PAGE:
Most Commodity Prices To Drop This Year As Coronavirus Depresses Demand, Says World Bank

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Most Commodity Prices To Drop This Year As Coronav
The global economic shock of the COVID-19 pandemic has driven most commodity prices down and is expected to result in substantially lower prices over this year, the World Bank said in its April Commodity Markets Outlook.

Energy and metals commodities are the most affected by the sudden stop to economic activity and the serious global slowdown that is anticipated. Commodities associated with transportation, including oil, have experienced the steepest declines. Despite only moderate impact on the outlook for most agricultural commodities, supply chain disruptions and government steps to restrict exports or stockpile commodities raise concerns that food security may be at risk in places, the report says.

Also Read: 11 Indians Die Of COVID-19 in Saudi Arabia, No Evacuation Plan For Others

“In addition to the devastating human toll, the economic impact of the pandemic will dampen demand and cause supply disruptions, negatively affecting developing countries that rely heavily on commodities,” said Ceyla Pazarbasioglu, World Bank Group Vice President for Equitable Growth, Finance & Institutions. “Policymakers can take advantage of lower oil prices by undertaking energy-subsidy reforms to help free spending for urgent pandemic-related purposes. These reforms need to be complemented with stronger social safety nets to protect the most vulnerable segments of society. Policymakers must resist the urge to impose trade restrictions and actions that put food security at risk, as the poor would be hit the hardest.”

Monthly average crude oil prices plunged 50 percent between January and March. Prices reached a historic low in April with some benchmarks trading at negative levels.

Metal prices also fell in early 2020. The biggest declines were in copper and zinc, which are particularly associated with global economic activity. Metal prices are projected to drop 13 percent overall in 2020 as slowing demand and the shutdown of key industries weigh heavily on the market. Industrial metals would be affected the most by the global economic slowdown, in particular that of China, which accounts for more than half of global metals demand.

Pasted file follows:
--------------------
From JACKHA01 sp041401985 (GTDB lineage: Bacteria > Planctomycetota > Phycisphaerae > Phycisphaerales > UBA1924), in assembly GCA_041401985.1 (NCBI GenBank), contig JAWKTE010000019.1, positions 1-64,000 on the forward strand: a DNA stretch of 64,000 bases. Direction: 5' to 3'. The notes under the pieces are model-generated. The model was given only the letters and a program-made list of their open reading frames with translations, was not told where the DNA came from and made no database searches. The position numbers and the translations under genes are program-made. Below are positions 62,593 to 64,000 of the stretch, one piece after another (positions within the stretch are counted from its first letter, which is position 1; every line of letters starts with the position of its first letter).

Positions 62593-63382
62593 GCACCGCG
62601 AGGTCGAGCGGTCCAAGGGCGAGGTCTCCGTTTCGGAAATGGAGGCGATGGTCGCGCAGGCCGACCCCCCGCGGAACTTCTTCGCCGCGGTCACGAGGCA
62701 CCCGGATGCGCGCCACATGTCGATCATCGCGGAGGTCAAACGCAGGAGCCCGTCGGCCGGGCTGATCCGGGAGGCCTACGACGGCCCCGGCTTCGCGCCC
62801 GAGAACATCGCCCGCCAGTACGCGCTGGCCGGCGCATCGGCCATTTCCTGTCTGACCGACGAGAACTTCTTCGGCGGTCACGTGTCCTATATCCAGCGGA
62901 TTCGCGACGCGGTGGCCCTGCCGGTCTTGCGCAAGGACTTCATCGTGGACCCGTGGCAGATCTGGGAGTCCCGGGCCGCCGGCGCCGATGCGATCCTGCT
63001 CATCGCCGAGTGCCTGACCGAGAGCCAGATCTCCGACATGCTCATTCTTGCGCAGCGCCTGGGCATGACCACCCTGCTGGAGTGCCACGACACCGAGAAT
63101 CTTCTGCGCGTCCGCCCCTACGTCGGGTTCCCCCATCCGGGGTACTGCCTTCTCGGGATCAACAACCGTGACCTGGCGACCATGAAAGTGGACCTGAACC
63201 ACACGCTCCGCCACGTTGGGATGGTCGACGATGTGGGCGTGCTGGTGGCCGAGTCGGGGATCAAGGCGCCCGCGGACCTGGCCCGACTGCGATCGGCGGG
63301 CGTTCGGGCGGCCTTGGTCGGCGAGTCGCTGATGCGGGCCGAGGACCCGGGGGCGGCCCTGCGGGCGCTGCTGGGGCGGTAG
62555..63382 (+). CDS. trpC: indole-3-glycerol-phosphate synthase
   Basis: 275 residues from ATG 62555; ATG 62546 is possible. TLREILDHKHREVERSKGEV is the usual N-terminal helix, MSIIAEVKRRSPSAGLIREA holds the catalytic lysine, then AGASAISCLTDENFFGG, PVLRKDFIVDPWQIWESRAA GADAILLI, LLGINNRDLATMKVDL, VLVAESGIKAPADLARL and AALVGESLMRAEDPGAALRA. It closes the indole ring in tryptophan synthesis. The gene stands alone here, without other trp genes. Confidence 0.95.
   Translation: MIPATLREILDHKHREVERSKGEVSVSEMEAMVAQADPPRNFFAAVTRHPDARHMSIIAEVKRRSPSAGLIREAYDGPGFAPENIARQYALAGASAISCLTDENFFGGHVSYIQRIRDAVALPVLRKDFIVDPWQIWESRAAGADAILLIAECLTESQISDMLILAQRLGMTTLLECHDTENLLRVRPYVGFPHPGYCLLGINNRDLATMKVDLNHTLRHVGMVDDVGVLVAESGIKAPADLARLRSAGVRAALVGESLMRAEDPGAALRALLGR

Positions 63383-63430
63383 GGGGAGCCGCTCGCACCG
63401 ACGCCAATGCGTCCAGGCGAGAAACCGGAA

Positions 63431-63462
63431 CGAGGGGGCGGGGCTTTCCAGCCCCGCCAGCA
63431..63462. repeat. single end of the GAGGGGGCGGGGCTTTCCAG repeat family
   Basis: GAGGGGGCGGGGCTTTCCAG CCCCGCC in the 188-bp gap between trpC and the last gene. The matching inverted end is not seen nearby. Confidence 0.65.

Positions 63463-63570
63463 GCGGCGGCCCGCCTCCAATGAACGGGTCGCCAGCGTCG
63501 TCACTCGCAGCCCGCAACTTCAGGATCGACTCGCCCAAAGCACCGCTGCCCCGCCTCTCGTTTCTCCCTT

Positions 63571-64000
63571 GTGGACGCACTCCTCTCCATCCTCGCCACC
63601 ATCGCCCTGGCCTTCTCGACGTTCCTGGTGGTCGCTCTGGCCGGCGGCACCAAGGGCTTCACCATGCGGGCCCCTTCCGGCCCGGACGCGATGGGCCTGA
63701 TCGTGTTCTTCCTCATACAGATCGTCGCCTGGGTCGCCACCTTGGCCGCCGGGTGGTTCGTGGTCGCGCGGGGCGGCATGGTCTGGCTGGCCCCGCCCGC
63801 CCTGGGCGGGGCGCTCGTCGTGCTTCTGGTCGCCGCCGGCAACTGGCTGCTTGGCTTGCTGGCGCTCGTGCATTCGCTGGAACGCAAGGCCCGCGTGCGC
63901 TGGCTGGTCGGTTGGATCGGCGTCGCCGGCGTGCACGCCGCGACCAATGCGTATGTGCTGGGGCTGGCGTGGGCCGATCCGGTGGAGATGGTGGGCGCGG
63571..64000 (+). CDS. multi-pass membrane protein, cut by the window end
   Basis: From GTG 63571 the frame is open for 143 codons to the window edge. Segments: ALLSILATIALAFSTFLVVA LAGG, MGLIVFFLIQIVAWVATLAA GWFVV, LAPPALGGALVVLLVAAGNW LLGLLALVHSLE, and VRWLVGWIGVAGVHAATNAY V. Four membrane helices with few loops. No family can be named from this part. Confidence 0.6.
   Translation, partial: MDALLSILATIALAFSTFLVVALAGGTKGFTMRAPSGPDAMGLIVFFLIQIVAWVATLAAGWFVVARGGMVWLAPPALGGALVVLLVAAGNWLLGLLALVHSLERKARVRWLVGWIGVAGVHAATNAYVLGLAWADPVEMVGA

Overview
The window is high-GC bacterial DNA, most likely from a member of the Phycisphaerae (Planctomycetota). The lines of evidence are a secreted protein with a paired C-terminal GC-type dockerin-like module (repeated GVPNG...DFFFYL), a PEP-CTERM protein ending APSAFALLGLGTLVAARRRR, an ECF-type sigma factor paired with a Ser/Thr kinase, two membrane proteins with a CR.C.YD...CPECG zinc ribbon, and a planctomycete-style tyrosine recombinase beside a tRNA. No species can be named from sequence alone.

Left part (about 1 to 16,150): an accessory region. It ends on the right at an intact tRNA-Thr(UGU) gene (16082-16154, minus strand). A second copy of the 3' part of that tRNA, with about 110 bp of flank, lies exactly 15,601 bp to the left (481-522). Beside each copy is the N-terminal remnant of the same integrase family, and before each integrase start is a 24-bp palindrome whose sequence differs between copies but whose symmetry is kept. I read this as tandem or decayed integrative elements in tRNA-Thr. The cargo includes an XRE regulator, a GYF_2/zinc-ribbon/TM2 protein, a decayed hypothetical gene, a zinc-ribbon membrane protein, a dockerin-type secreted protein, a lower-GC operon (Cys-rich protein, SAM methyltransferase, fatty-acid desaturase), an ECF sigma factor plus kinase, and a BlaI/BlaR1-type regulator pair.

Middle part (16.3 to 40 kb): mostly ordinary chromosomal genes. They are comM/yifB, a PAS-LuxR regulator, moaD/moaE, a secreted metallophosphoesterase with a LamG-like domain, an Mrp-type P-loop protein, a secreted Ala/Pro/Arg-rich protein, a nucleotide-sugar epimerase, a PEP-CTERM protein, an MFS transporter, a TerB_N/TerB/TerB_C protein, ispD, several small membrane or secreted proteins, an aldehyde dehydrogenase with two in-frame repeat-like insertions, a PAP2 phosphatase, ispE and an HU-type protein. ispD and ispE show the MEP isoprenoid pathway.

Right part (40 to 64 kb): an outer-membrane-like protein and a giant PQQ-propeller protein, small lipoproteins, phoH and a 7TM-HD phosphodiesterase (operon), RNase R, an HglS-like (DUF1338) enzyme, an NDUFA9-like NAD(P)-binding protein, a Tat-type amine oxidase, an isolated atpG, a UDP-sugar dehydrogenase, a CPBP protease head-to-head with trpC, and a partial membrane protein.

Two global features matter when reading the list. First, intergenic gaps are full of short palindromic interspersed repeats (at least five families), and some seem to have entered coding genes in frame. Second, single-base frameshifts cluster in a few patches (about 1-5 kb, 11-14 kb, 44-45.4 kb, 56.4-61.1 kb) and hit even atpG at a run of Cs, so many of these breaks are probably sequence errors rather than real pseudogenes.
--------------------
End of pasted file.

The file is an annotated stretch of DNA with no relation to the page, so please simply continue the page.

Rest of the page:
Agriculture prices are less tied to economic growth, and saw only minor declines in the first quarter of 2020, except for rubber, which is used in transportation. 

But while prices are expected to remain “broadly stable” this year as production levels and stocks of most staple foods are at record highs,” the bank warned that agricultural commodity production could face disruptions to the trade and distribution of inputs such as fertilizer, pesticides, and labor availability”.

Disruptions of supply chains have already affected emerging market and developing country exports of perishable products such as flowers, fruits, and vegetables.

“This enormous shock to commodity markets and low oil prices could deliver a serious setback to developing economies and jeopardize the necessary investments in critical infrastructure that support long term growth and create quality jobs,” said Makhtar Diop, World Bank Vice President for Infrastructure. “The international community must rally together to address these setbacks by advancing interventions in diverse sources of energy, sustainable transport and access to digital infrastructure and services that allow people to stay connected during these uncertain times. This will be key to delivering vital social services, protecting jobs, supporting business and saving lives.”

An analytical focus examines the impact of the COVID-19 pandemic on commodity markets. Mitigation measures taken to control the virus have resulted in an unprecedented collapse in oil demand, and supply chain disruptions could cause dislocations in the consumption and production of other commodities and imperil food security. The pandemic has the potential to affect commodity demand and supply for an extended period, the analysis finds.

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